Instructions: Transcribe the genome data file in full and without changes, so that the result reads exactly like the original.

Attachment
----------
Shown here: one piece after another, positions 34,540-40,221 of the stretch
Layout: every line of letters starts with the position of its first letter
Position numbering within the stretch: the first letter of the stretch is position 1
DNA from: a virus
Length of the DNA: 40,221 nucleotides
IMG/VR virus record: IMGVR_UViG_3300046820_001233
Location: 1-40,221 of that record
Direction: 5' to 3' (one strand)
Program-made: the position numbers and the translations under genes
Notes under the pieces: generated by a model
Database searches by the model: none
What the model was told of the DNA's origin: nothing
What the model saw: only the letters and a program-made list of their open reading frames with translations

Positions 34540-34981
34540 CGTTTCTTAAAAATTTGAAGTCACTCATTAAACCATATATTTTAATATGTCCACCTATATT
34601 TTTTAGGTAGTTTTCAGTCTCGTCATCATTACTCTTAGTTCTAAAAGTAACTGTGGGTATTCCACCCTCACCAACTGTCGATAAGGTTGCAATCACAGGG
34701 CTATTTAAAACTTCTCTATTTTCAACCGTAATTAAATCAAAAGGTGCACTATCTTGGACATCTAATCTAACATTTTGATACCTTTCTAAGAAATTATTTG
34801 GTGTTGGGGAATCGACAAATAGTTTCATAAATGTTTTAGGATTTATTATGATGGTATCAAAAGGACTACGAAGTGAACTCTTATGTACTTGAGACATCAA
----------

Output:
Shown here: one piece after another, positions 34,540-40,221 of the stretch
Layout: every line of letters starts with the position of its first letter
Position numbering within the stretch: the first letter of the stretch is position 1
DNA from: a virus
Length of the DNA: 40,221 nucleotides
IMG/VR virus record: IMGVR_UViG_3300046820_001233
Location: 1-40,221 of that record
Direction: 5' to 3' (one strand)
Program-made: the position numbers and the translations under genes
Notes under the pieces: generated by a model
Database searches by the model: none
What the model was told of the DNA's origin: nothing
What the model saw: only the letters and a program-made list of their open reading frames with translations

Positions 34540-34981
34540 CGTTTCTTAAAAATTTGAAGTCACTCATTAAACCATATATTTTAATATGTCCACCTATATT
34601 TTTTAGGTAGTTTTCAGTCTCGTCATCATTACTCTTAGTTCTAAAAGTAACTGTGGGTATTCCACCCTCACCAACTGTCGATAAGGTTGCAATCACAGGG
34701 CTATTTAAAACTTCTCTATTTTCAACCGTAATTAAATCAAAAGGTGCACTATCTTGGACATCTAATCTAACATTTTGATACCTTTCTAAGAAATTATTTG
34801 GTGTTGGGGAATCGACAAATAGTTTCATAAATGTTTTAGGATTTATTATGATGGTATCAAAAGGACTACGAAGTGAACTCTTATGTACTTGAGACATCAA